Coprolitic Programming

Apr 22, 2007

While I wile away my time writing a major post (The Future Of Programming), I'd like to approach a scary secret of our industry: Coprolitic Programming.

Coprolite: Fossilized dung

Coprolitic Programming: Working on systems of fossilized crap

Everyone has known or has worked on software systems or applications built on ancient code bases which are difficult to work on, require large teams to keep running, defy extension or interconnection, and generally scare the hell out of everyone involved. Over the years they become less and less understandable as more and more engineers add their changes (you could call this mineralization). Management types lose hope or refuse to consider replacing these systems due to perceived expense or difficulty: better the rocky turd you know than the fresh one you don't.

Now mind you some of these systems continue to work and produce value despite the difficulties; even a fossilized bit of animal remnant can make a fine brick or tool. The Sabre Reservation System (written in the 60's) ran until recently as the backbone of a large portion of the airline reservation universe and managed some 8,000 transactions per second with little down time. Yet making changes was a major issue as the system was written in a macro assembler, used what amounted to physical disk sectors as a database, and required major rings of protocol conversions to survive into the internet era. After something like 10 years of work the system now runs a nice modern architecture.

I remember being at a meeting at a local defense contractor in 1998, who pointed out that many of their database systems were written in the 70's and never updated, as this would require someone to take responsibility (both financial and managerial) and no one wanted to tackle this. Trying to add web support to these coprolite DBMS's was too difficult for them to do and they were looking for someone to do it for them. We declined. Software development is hard enough without the archeological aspect.

Programmers who toil on these types of petrified projects rarely enjoy the experience. Most either burn out or are reduced to a dull-witted existence where fixing a bug a week justifies success. The experience of working in what amounts to a large specimen of something pungent you would avoid if it were fresh, devoid of modern software practice, languages, algorithms and knowledge makes it virtually impossible to find new jobs or start new projects. The only option is a continued death march into retirement until their brains start to take on the hardness of their project. Generations of management come and go but the project endures.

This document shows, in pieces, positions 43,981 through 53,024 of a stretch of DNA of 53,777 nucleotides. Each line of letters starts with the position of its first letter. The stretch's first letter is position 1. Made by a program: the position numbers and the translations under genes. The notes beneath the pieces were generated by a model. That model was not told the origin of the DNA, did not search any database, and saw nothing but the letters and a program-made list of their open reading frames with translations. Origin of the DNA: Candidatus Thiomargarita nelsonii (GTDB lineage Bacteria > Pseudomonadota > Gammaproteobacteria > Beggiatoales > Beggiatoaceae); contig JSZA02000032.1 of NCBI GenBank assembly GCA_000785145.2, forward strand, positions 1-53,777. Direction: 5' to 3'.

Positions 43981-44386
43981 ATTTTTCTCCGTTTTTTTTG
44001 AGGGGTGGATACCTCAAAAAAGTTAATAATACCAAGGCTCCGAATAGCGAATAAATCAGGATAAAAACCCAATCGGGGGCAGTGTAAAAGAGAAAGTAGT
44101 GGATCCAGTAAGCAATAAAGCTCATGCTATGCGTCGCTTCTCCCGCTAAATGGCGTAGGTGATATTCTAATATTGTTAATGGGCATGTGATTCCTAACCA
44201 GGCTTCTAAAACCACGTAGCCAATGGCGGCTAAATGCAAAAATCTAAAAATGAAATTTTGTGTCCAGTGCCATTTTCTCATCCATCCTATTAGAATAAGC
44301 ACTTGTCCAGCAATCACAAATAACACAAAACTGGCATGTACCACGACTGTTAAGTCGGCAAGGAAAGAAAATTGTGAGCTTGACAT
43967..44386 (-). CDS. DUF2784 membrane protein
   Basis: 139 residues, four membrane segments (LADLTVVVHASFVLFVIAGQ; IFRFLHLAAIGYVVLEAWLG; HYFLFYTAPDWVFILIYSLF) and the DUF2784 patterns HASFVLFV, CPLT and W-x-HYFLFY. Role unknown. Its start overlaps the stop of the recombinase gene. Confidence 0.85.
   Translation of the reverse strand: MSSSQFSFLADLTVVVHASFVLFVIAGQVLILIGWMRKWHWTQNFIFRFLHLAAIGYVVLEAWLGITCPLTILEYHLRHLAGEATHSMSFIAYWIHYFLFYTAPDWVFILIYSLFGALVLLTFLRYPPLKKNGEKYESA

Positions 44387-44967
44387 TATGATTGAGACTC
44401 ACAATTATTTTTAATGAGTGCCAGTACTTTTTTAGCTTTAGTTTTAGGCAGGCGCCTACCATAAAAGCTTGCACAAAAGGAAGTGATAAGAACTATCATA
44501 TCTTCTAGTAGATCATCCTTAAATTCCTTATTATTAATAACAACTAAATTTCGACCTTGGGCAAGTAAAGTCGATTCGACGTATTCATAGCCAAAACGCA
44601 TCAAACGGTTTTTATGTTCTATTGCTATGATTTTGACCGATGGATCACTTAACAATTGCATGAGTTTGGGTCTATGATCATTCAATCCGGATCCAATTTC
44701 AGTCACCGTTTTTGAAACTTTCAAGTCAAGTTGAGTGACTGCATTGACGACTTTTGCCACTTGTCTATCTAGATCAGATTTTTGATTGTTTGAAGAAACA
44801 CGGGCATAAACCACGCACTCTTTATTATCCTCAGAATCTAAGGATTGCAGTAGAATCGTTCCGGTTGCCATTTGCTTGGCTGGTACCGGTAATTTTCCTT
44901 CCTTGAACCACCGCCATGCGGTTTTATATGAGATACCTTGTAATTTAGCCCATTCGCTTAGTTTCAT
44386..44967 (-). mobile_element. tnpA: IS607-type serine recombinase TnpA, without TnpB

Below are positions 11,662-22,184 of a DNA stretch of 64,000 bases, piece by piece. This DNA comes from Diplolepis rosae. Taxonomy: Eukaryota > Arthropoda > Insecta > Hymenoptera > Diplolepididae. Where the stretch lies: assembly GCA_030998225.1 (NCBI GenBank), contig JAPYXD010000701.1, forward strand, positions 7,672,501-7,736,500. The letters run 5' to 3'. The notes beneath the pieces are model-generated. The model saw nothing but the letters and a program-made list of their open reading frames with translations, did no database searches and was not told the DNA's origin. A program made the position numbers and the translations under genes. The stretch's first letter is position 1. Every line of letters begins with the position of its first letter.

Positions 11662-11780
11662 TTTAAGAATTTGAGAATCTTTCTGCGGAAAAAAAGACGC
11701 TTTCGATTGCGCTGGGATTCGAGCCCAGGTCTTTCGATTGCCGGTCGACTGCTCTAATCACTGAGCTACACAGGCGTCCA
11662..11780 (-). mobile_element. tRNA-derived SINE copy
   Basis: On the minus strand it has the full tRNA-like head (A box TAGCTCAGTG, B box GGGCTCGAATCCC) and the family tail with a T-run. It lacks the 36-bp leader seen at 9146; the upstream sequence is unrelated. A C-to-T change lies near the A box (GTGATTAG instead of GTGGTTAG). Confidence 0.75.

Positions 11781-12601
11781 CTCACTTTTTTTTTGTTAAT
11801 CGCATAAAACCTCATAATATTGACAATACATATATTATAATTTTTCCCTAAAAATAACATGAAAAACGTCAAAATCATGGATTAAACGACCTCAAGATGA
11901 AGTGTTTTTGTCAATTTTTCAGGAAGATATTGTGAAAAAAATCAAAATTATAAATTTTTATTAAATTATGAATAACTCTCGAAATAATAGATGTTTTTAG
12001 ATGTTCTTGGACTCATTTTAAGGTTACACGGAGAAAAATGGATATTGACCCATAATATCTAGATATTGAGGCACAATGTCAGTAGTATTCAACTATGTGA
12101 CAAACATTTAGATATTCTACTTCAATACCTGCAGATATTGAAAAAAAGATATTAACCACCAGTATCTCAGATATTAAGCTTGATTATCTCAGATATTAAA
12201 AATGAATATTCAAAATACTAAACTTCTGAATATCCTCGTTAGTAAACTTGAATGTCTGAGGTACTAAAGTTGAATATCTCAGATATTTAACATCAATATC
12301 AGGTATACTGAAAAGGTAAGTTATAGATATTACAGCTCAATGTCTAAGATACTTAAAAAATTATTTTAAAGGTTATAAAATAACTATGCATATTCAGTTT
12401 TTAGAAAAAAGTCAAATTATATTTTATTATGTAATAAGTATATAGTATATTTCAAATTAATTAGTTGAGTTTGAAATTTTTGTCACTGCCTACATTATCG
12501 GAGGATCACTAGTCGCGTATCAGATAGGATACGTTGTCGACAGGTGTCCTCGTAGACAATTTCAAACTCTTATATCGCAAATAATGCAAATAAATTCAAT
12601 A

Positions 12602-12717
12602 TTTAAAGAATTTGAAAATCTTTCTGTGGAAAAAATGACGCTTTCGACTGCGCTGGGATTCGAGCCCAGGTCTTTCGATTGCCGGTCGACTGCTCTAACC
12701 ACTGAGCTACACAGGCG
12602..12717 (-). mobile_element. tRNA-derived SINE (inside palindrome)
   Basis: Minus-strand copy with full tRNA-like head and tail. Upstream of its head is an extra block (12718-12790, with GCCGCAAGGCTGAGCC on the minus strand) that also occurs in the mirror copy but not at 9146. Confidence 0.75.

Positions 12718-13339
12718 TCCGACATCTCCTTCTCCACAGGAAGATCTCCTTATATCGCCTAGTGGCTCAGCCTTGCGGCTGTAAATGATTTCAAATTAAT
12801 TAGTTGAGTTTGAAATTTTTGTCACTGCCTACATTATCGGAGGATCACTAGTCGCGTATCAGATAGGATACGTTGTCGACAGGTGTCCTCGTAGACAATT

Man that was a depressing paragraph. Yet I have seen projects of this type and seen what it does to people. I am sure we all have. It's the ugly backwater in our industry. There are running Cobol programs out there almost as old as I am. Yes, they still work. People still work on them. 5% to 10% of the population takes antidepressants; a coincidence? Hardly.

The arguments against rewriting or replacing coprolite systems usually fall on favorite management topics: it's too expensive, we'd rather have the system with the 4,032 known bugs in which the customers have found 17,345 workarounds than start the bug count over again, we would have to hire new programmers since all of ours are fossilized, and my favorite: "it's too hard". From a business point of view it's easier to justify the large staff you already have supporting the frozen dung monster than to justify a new project. The long term danger of a system that can't be modified to meet a changing world is hard to quantify and easy to push off on the next generation of decision makers.

So legions of coprolite programmers continue to toil on systems which future archeologists will struggle to understand how our civilization survived with them (if indeed it does). It's a sad truth that software being the most malleable of technologies can none the less become as fossilized as dinosaur skeletons and their poop.

The next time you think to sigh, "this code is such a pile of crap" imagine what your grandchildren will say some day when they work on it.